Reduced Reality – The influence of visual abstraction in VR on the acquisition and retention of climate change concepts
Jonas Christen, 2019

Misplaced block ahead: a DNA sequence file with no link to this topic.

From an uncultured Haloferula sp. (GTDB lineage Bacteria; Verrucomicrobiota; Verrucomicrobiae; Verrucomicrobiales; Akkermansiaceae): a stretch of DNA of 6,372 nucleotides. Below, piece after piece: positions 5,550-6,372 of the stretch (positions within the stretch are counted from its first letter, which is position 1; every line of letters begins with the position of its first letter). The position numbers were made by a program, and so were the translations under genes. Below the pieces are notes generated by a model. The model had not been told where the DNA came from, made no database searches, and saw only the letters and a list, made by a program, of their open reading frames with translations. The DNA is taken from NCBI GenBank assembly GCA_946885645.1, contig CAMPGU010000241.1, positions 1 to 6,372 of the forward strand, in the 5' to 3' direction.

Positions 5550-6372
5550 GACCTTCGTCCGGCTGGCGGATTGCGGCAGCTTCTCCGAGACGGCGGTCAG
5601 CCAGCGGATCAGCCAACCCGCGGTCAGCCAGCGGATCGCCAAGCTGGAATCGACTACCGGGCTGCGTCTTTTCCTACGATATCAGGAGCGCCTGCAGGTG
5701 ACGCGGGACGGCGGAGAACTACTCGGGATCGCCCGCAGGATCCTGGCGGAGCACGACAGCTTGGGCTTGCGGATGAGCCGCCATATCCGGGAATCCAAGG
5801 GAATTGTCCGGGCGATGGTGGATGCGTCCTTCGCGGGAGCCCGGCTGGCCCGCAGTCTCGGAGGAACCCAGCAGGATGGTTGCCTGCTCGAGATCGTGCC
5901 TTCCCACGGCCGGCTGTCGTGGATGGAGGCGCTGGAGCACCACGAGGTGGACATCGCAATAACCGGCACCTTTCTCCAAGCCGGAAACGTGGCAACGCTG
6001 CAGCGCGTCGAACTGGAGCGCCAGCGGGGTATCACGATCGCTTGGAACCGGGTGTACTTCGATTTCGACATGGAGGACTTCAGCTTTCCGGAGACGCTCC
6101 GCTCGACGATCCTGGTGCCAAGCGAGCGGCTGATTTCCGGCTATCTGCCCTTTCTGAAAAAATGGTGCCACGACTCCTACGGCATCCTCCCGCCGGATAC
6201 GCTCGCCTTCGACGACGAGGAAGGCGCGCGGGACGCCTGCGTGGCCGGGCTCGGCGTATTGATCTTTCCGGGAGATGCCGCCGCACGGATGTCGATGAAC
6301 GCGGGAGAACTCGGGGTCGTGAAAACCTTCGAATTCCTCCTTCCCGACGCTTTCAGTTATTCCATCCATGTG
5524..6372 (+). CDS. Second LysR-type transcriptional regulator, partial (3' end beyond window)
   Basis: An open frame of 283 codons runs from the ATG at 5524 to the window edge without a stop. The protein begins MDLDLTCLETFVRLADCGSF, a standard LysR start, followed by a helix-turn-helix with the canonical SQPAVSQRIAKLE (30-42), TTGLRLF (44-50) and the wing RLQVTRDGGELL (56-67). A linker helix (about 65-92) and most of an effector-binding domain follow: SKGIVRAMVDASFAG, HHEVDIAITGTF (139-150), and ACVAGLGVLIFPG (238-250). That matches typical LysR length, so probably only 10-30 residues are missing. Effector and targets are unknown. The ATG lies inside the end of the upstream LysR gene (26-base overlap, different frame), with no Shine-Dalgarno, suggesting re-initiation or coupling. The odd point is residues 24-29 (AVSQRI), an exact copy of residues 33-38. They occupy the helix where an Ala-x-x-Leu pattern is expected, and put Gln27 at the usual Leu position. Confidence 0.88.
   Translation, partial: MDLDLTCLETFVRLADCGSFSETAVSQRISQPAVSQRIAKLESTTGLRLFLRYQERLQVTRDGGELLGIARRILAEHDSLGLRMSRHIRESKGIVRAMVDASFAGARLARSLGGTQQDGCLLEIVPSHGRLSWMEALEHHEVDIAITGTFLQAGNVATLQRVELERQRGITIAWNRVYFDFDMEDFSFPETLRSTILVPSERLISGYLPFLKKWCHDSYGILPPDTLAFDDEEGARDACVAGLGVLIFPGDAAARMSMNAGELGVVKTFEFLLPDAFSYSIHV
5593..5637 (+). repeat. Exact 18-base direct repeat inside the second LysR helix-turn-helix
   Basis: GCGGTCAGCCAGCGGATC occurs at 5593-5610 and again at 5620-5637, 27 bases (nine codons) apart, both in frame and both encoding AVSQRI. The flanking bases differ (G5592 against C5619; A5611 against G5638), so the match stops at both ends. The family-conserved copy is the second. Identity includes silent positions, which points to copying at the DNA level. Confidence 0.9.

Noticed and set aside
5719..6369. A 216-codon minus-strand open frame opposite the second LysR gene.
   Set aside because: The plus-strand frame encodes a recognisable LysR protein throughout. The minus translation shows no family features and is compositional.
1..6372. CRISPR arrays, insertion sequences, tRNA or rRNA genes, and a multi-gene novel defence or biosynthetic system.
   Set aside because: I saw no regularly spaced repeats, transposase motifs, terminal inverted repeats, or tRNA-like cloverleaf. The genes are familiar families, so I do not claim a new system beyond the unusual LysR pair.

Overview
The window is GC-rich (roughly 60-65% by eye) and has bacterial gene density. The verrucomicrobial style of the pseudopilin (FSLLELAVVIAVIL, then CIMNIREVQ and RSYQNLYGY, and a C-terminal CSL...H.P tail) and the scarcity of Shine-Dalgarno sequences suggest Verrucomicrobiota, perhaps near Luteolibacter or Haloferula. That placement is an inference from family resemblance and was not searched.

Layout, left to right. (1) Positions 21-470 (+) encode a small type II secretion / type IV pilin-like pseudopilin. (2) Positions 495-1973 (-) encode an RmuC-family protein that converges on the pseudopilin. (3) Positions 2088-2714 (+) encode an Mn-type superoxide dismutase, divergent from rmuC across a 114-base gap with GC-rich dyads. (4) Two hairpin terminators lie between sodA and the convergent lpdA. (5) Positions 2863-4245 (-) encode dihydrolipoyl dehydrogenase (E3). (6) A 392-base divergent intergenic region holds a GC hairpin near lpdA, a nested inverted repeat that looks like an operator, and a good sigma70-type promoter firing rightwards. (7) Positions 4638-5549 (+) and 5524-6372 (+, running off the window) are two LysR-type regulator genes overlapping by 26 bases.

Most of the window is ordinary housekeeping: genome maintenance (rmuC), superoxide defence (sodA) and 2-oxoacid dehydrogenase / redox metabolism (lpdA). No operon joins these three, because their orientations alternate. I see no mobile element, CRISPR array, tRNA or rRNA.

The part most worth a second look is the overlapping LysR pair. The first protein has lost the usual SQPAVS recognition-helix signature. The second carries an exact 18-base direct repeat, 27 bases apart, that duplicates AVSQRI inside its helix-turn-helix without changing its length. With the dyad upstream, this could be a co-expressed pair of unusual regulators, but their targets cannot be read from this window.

Virtual Reality (VR) is increasingly being used for educational experiences in schools, employee training and other learning environments. Often, the virtual worlds for these applications are created without input by designers. It is common to aim for photorealism, while design principles from other media suggest that coherence might be more important than realism. This project looks at the subject from a design perspective and investigates visual abstraction rather than visual realism. Climate change concepts are particularly hard to communicate due their large scale and timeframe. This project investigates the potential of VR to generate learning experiences that show these concepts on both an affective and a cognitive level and make users feel involved and empowered to take action. In a mixed methods approach, the design team from the Zurich University of the Arts evaluates a corpus of educational VR applications and generates an experience in three visual levels of abstraction (LOA), while the empirical team from the depart– ment of behavioural psychology at the University of Bern conducts the study and evaluates the influence of the LOAs on knowledge acquisition and retention and attitudes towards climate change. The hypothesis is that higher levels of abstraction will result in equal or better learning results. The outcome could lower the cost to create VR experiences and improve knowledge acquisition and retention in VR experience for schools, universities, behavioural research and training.